Each morning around 9 a.m., Sims and Tam, who live as roommates in Huntington Beach, ride their bicycles to work.
There they must flash a federal government-vetted identification, wind their way through a corridor and then gain access to the secluded cyber unit only after entering a special code.
Inside, not much distinguishes the cyber unit from any other office in the Southland.
It’s a 3,000-square-foot room with cream-colored walls and floor-to-ceiling windows on a far wall that lets the afternoon sun stream in on row after row of slate-gray cubicles.
Their work space is a mini-fort of sorts, with 6-foot walls on four sides and small video cameras mounted near the entrance that enable team members to see who is coming their way.
It resembles the chaos of a college dorm room. Inside, a tangle of computer wires lies on the floor and papers are strewn about on desks, along with a half-eaten burrito or two. Sims and Tam each have their own corner, where they sit hunched over PCs.
Their world is full of colorful terms to describe lurking computer threats.
They try to stop “Trojan horses,” which enable a hacker to gain access to computers when people click on dangerous links.
They try to squash “worms” that replicate, spread and corrupt computer files.
And they fight “logic bombs” that hide in computers and delete files at a specific time.
Cyber-security professionals have identified tens of thousands of threats aimed at Microsoft Windows programs over the years. If Windows vulnerabilities are found on Boeing’s security system, they fall under Tam’s purview to fix.
Sims, meanwhile, is proficient in providing protection for Boeing’s customers, virtual data centers and networks, making sure that even if malicious software is downloaded, no data are corrupted.
They’re self-professed computer geeks, devouring white paper reports on recent hacks, operating system manuals and the latest software program codes as if they’re glossy magazines.
On a recent weekend, Sims and Tam went out for pizza and rounds of beer.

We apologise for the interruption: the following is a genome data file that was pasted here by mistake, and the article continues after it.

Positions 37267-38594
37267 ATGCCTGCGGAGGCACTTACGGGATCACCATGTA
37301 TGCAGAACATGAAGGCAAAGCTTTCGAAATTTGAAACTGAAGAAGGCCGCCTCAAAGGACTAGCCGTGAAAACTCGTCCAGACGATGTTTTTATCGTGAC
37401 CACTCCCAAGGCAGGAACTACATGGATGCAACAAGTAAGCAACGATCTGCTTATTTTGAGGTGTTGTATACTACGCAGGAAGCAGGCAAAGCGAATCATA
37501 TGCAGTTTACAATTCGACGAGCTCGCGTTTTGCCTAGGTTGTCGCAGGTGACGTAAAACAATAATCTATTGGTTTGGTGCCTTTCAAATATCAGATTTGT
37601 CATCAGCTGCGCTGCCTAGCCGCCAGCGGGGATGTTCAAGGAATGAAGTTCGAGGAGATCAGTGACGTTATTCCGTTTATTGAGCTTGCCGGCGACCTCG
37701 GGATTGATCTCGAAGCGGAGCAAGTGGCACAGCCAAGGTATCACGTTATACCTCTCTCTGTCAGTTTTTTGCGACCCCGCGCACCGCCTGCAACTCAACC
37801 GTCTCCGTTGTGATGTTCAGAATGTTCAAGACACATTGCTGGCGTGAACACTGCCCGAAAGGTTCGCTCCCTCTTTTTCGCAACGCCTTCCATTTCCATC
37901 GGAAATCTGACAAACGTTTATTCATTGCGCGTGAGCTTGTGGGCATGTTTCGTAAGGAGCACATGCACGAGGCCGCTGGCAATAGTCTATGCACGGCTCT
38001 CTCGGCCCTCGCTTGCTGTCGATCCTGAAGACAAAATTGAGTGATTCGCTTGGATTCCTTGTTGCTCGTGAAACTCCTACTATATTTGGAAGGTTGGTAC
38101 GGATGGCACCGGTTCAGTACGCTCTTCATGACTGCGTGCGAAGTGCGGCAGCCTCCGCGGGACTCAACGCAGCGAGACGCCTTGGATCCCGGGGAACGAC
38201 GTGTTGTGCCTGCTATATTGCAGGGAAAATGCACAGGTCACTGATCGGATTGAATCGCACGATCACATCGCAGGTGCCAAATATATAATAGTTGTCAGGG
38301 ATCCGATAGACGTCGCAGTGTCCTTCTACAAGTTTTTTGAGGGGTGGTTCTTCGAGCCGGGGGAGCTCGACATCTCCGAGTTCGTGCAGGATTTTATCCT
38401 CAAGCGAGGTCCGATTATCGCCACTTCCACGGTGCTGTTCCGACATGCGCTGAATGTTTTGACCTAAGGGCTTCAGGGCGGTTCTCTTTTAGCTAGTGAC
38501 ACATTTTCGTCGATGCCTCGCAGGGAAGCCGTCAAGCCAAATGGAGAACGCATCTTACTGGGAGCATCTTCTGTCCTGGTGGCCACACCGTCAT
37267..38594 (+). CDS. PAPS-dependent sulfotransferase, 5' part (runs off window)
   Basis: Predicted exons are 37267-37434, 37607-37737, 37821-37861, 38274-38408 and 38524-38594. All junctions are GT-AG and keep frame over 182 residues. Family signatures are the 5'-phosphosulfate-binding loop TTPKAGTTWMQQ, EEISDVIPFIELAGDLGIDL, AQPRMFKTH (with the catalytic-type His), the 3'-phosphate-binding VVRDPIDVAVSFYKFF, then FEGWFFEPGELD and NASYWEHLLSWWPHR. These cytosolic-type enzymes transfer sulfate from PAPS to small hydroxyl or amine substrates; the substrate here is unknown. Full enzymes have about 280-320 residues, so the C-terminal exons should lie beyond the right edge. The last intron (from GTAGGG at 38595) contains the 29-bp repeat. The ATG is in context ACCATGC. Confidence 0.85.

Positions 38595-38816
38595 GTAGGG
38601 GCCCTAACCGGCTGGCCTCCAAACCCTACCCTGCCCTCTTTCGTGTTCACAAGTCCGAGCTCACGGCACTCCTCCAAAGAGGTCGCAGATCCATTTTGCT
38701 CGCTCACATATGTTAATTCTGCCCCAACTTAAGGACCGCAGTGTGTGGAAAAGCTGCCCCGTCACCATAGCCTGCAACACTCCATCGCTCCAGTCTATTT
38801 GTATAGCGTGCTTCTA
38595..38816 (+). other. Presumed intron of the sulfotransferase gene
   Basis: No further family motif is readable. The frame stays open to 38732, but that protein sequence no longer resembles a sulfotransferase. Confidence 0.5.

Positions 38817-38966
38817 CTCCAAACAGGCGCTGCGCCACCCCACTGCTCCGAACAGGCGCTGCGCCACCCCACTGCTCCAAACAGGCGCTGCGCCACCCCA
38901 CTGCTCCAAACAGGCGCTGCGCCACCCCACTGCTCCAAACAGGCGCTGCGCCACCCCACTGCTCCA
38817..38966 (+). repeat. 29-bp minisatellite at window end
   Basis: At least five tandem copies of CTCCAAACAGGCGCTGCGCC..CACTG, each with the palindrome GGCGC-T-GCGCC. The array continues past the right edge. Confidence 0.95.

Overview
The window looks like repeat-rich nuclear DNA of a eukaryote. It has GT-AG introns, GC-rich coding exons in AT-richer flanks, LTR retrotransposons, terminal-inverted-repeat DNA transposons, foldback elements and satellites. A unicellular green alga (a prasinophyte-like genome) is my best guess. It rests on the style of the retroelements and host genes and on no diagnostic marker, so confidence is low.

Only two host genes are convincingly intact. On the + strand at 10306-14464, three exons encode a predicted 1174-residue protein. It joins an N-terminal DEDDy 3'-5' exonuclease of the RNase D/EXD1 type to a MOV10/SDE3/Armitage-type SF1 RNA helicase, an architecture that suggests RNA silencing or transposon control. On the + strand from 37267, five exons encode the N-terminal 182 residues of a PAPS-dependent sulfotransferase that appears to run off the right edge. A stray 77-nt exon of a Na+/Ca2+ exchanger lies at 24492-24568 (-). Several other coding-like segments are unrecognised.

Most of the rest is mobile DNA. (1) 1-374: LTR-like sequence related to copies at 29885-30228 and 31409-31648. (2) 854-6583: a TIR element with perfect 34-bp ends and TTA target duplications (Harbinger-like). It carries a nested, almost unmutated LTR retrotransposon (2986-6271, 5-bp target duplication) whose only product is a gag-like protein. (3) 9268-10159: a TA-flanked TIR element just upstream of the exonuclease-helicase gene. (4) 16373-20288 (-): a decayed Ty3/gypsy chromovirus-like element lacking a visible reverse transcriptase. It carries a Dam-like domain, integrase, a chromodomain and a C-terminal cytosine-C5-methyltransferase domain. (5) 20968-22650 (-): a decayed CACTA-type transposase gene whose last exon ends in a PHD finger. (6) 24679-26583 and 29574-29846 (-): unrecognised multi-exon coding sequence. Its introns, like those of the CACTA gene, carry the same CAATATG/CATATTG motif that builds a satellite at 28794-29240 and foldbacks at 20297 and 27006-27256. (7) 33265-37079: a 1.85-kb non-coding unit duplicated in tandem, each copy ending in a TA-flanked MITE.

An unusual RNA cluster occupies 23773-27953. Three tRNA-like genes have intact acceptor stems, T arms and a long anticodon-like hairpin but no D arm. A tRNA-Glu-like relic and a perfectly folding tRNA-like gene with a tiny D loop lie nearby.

They ended up spending most of the time talking computers.
“Working with my friends makes the job easier,” Sims said. “I trust their abilities.”
But just as they close one threatening door, others may open. Just as they lock up one set of secrets, more may leak out.
“It’s a never-ending battle,” Tam said.
If one employee makes a mistake — forgetting to download a security update or clicking a suspicious link — hackers may get all the access they need to cause trouble.
For example, an employee may receive an email with an attachment that appears to be an Excel spreadsheet but in reality is malicious software. Once opened, the file can embed a virus that will record and send back key strokes or other data, such as credit card numbers.
Boeing’s cyber-security workers need to know how to counter that attack so even if the virus is launched it will not infect the system. They determine whether the newest, most harmful viruses — which when activated may damage or delete files, cause erratic system behavior, display messages or even erase data — would work on the system.
Sims and Tam stay current on hackers’ affairs by spending time looking at what they’re saying in hacker chat rooms. Then they take what they’ve learned to the lab environment.
Boeing’s cyber-security team can spend weeks prodding the system on a platform they designed called “cyber range in a box” that simulates the Internet without actually going live on it. They comb through the security system, seeing whether there are new ways to inject harmful code that would change the database content or dump information like credit card numbers or passwords to a hacker.
In this controlled environment, the team can apply what they learn in real-world situations.
Once they find security lapses within the systems, they plug them.
“We have one main goal here,” Tam says, smiling: “to keep private information safe.”